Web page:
On LNG Exports, Let’s Stick to the Facts
Posted January 28, 2013
The campaign against the free trade of U.S. liquefied natural gas (LNG) generally goes down a few of tracks:
- Consumers will be hurt as “excessive” LNG exports stretch demand, making natural gas more expensive here at home.
- Blocking or restricting LNG exports will best fuel U.S. economic growth.
- The federal government needs to prevent “unrestricted” or “unlimited” LNG exports.
Fortunately, this doesn’t have to be one opinion against another. The U.S. Energy Department has a recent, comprehensive study on these issues in hand, in addition to reports and studies by other reputable organizations. The conclusions, based on scholarly research, should guide the federal decision on licensing the construction of LNG export facilities – more than a dozen of which are awaiting approval.
Let’s start with the consumer angle. Here’s a recent tweet from an organization opposed to the free trade of LNG: “It’s going to make some people very rich but it’s going to hurt a lot of other people.” The quote comes from another group that’s campaigning to end the use of natural gas use altogether. Another tweet: “Excessive exports would raise #natgas prices & hurt all consumers who rely on affordable natural gas in their homes.” Research says otherwise.
First, as we’ve discussed before, estimates of the United States’ natural gas resource base dwarf projections for total cumulative consumption and cumulative exports (2015-2035). It isn’t the picture of a looming U.S. natural gas shortage.
Meanwhile, a report by the Brookings Institute’s Energy Security Initiative said future demand from LNG exports would be anticipated by U.S. producers, who would increase production accordingly, “limiting price spikes.” The Baker Institute for Public Policy said, flatly: “The impact on U.S. domestic prices will not be large if exports are allowed.”
To the contrary, the Energy Department study conducted by NERA Economic Consulting found there are “consistent net economic benefits across all the scenarios examined” and the benefits “generally become larger as the amount of exports increases.” NERA zeros in on consumers:
All export scenarios are welfare-improving for U.S. consumers. The welfare improvement is the largest under the high export scenarios even though the price impacts are also the largest. Under these export scenarios, the U.S. consumers receive additional income from two sources. First, the LNG exports provide additional export revenues, and second, consumers who are owners of the liquefaction plants, receive take-or-pay tolling charges for the amount of LNG exports.
These additional sources of income for U.S. consumers outweigh the loss associated with higher energy prices. Consequently, consumers, in aggregate, are better off as a result of opening up LNG exports.
Let’s move to the larger economic argument – that the best way for natural gas to boost the U.S. economy is to lock it up here, to build a wall around the United States. NERA:
In all of the scenarios analyzed in this study, NERA found that the U.S. would experience net economic benefits from increased LNG exports…Across the scenarios, U.S. economic welfare consistently increases as the volume of natural gas exports increased. This includes scenarios in which there are unlimited exports. The reason for this is that even though domestic natural gas prices are pulled up by LNG exports, the value of those exports also rises so that there is a net gain for the U.S. economy measured by a broad metric of economic welfare or by more common measures such as real household income or real GDP...The net result is an increase in U.S. households’ real income and welfare.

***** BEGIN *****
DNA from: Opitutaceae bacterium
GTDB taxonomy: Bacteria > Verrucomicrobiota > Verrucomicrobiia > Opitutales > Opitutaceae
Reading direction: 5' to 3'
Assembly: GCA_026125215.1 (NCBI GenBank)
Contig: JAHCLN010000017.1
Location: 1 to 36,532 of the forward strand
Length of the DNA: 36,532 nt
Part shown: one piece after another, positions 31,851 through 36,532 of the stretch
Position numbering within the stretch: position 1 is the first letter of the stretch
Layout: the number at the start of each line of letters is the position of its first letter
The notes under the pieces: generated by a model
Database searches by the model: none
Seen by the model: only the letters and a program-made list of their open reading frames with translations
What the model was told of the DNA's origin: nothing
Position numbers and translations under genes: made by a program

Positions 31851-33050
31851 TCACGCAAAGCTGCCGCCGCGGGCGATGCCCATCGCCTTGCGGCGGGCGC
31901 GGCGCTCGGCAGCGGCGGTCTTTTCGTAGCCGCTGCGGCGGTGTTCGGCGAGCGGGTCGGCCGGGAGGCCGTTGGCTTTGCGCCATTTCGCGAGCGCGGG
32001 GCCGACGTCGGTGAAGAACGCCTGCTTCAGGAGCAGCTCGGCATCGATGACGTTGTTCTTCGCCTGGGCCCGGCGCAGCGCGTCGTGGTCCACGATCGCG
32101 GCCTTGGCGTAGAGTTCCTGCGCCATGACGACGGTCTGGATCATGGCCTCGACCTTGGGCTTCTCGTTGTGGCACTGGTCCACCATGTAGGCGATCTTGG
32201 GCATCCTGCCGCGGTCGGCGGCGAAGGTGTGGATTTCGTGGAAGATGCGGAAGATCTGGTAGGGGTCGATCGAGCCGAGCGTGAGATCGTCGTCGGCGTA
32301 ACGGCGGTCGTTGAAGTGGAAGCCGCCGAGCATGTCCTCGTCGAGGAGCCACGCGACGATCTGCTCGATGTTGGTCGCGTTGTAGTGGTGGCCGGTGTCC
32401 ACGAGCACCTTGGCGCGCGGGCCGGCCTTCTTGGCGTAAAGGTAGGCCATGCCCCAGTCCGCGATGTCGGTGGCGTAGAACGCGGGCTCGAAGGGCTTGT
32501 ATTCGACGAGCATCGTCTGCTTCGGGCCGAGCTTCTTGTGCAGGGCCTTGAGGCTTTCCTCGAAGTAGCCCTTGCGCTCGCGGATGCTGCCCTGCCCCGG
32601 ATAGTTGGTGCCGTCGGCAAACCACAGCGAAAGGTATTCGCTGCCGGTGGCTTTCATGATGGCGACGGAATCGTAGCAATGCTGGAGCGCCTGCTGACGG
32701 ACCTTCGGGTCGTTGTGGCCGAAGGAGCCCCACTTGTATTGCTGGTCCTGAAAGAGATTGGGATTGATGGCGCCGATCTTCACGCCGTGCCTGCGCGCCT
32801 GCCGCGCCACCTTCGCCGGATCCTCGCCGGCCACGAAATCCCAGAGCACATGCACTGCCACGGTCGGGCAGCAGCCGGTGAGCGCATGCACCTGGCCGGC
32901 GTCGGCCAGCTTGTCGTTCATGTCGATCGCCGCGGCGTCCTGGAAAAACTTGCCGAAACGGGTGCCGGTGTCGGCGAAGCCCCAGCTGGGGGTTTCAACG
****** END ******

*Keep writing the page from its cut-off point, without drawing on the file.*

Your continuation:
Finally, the notion that action is needed to prevent “unlimited” or “unrestricted” LNG exports ignores economics. No law is necessary, because we’ve already got one: the law of supply and demand. The chart below shows that the level of planned and proposed facilities for natural gas liquefaction – the process to make natural gas exportable – far exceeds projected U.S. and global demand.
What this means is that not all proposed LNG export facilities will be built because global demand won’t support all of them. So, the idea of dangerous impacts from “unlimited” U.S. LNG exports is a distraction.
The real question is whether a number of proposed U.S. export projects – capable of generating thousands of well-paying jobs and stimulating our economy, directly and indirectly – could be abandoned because competing facilities elsewhere in the world were built first due to Washington dithering over licensing.
America has vast natural gas resources – large enough to handle domestic demand and to supply export markets. As a tradable commodity like wheat, computer components and other items, LNG should be allowed to find legitimate markets around the world, stimulating domestic production and economic growth while returning wealth to the U.S.
About The Author
Mark Green joined API after a career in newspaper journalism, including 16 years as national editorial writer for The Oklahoman in the paper’s Washington bureau. Previously, Mark was a reporter, copy editor and sports editor at an assortment of newspapers. He earned his journalism degree from the University of Oklahoma and master’s in journalism and public affairs from American University. He and his wife Pamela have two grown children and six grandchildren.
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